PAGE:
October 15, 2012

Cornell Entrepreneurs Take NYC by Storm

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What happens when a bunch of entrepreneurial Cornellians get together in a room?

This question was posed and answered at the inaugural Cornell Entrepreneurship Summit in New York City on Friday. Over the course of the day-long event, which more than 400 people attended, speeches by more than a dozen Cornell alumni and entrepreneurs addressed their personal entrepreneurial experiences and provided lessons they had learned along the way.

At the event, which was organized by Entrepreneurship@Cornell — an organization that seeks to foster entrepreneurial spirit across the Cornell campus — Steven Gal ’88, chair of the organization’s advisory council, said the summit was unique because attendees had a shared history in having all attended Cornell.

Major Indian industrialist, Ratan Tata ’59, chair of the multinational conglomerate Tata Sons, was given the Entrepreneur of the Year award at the summit. President David Skorton presented the award to Tata and spoke about Tata’s career, highlighting the businessman’s successful career and what he called his commitment to improving the welfare of people in India.

Cornell alumni who spoke at the summit had distinguished entrepreneurial records that varied by type and level of success.

Jennifer Dulski ’93, MBA ’99 spoke about her experience starting a company after years working at Yahoo! Dulski said her first venture was unsuccessful but that her second venture — The Dealmap, a website that offered hundreds of thousands of daily deals — took off and was subsequently purchased by Google. Dulski, who is currently the global head of product search, shopping and product management at Google, said she had learned to trust her instincts and enjoy the ride.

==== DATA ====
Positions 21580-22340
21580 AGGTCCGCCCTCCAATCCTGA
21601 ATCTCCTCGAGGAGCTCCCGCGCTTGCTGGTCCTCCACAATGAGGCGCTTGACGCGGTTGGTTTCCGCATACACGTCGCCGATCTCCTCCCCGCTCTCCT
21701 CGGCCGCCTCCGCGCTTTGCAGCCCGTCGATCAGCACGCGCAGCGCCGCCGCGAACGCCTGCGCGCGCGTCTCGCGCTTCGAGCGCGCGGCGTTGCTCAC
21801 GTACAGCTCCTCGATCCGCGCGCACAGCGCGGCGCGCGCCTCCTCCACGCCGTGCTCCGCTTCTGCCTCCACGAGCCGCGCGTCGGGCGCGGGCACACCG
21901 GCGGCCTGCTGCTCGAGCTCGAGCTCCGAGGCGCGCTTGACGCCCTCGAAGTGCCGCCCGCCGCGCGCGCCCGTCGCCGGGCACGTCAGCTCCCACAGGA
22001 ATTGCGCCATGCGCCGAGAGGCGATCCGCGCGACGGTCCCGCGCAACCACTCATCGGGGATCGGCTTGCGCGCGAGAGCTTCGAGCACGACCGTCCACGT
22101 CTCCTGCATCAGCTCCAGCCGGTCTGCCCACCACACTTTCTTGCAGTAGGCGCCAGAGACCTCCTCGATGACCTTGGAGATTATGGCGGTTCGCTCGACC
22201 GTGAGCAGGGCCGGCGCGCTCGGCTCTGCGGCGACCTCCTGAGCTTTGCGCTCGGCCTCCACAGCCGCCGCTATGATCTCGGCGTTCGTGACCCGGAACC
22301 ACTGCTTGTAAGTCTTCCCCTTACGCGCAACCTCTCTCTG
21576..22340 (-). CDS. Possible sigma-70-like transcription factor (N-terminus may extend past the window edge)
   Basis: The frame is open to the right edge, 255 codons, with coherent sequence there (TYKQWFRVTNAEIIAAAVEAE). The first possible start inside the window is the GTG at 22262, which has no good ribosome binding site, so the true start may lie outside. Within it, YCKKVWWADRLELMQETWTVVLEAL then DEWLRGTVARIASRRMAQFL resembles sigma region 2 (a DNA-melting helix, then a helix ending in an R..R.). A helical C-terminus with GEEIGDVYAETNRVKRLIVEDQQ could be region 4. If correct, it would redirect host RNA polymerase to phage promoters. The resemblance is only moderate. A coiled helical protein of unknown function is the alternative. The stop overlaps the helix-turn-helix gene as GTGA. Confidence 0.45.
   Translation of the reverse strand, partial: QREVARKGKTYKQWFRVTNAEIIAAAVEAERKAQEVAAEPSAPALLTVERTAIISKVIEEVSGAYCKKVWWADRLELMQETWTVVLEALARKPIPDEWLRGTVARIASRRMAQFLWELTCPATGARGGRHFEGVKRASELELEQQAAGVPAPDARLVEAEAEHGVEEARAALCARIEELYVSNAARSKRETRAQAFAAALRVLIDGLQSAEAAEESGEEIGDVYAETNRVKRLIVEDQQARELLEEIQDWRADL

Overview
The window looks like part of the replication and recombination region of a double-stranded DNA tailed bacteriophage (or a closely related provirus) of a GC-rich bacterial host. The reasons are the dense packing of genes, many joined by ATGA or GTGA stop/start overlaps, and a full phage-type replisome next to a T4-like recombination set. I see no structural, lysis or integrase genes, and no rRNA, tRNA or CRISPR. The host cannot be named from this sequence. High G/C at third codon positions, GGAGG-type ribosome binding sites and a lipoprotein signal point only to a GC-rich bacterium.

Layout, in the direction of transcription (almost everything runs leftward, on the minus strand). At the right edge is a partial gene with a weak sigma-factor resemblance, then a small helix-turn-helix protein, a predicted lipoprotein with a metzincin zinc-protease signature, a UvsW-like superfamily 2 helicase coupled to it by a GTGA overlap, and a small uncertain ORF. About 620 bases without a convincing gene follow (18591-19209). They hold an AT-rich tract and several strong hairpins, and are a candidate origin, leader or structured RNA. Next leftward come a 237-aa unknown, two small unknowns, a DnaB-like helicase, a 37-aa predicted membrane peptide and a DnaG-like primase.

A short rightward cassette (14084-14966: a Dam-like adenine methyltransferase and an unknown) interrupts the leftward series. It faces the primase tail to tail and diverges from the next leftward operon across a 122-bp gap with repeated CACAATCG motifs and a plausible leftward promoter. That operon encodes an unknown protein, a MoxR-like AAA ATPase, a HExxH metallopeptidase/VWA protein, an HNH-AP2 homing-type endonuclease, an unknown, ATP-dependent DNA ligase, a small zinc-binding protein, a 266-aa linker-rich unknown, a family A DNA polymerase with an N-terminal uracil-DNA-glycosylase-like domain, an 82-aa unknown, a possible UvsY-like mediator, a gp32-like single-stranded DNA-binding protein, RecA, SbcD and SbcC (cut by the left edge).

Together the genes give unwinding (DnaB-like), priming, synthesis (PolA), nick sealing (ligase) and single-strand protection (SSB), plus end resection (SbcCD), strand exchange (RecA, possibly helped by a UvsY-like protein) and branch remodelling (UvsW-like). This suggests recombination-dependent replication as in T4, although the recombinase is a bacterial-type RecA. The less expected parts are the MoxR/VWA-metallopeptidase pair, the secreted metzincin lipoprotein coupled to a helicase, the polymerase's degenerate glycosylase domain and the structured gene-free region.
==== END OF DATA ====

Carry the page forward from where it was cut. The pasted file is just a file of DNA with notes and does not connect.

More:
The final speaker of the conference, Scott Belski ’02, founder and CEO of Behance, an online platform that allows users to showcase their creative work, spoke about how to turn ideas into reality. One of his tips for entrepreneurs was to transform doubts into confidence.

“If everyone tells you you’re crazy, you’re either crazy or you’re really onto something,” Belski said.

John Jaquette, director of Entrepreneurship@Cornell, said the idea for the summit was inspired by an annual event of the same name the organization has sponsored for the last 15 years at Cornell. He said he hoped the summit would similarly help grow the entrepreneurship community in New York City.

Jaquette described the event as “hugely successful.”

“We’ve received so many emails and calls about how happy alumni were to be there,” Jacquette said. “The speakers were engaging, entertaining and informative and provided a wide range of perspectives. The whole event exceeded our expectations: We knew it was going to be very good, but the response has been tremendous.”

Jaquette said that there is a “strong possibility” that the summit will happen again next year.

The summit provided a great opportunity for networking, according to Bob Forness ’87, an investor in addition to his day job as the managing partner of an insurance firm.

“I’ve already followed up with three to five different connections I made at the conference,” Forness said. “I don’t know if it will result in a deal being done, but they were good contacts to make and hopefully will lead to something in the future.”

Forness praised the conference’s organization, and in particular noted the quality of the speakers.

“To have that many individuals from that many entrepreneurial walks of life and have them each give very focused and interesting descriptions of what it takes to be a successful entrepreneur and use their personal case studies was great,” Forness said.

Cornell’s own entrepreneurial venture was discussed at the summit when Dean of CornellNYC Tech Dan Huttenlocher and Dean of Engineering Lance Collins spoke about the CornellNYC Tech project and its focus on building a new technology culture oriented towards entrepreneurism.

Jaquette said that the missions of the Entrepreneurship Summit and CornellNYC Tech overlap.

“Entrepreneurship is a key factor in the New York City tech campus, and it’s integrated in all they do,” Jaquette said. “One of their first employees was their entrepreneurial officer, Greg Pass, who is working on building partnerships with entrepreneurial businesses and startups in New York City right now.”

Original Author: Emma Court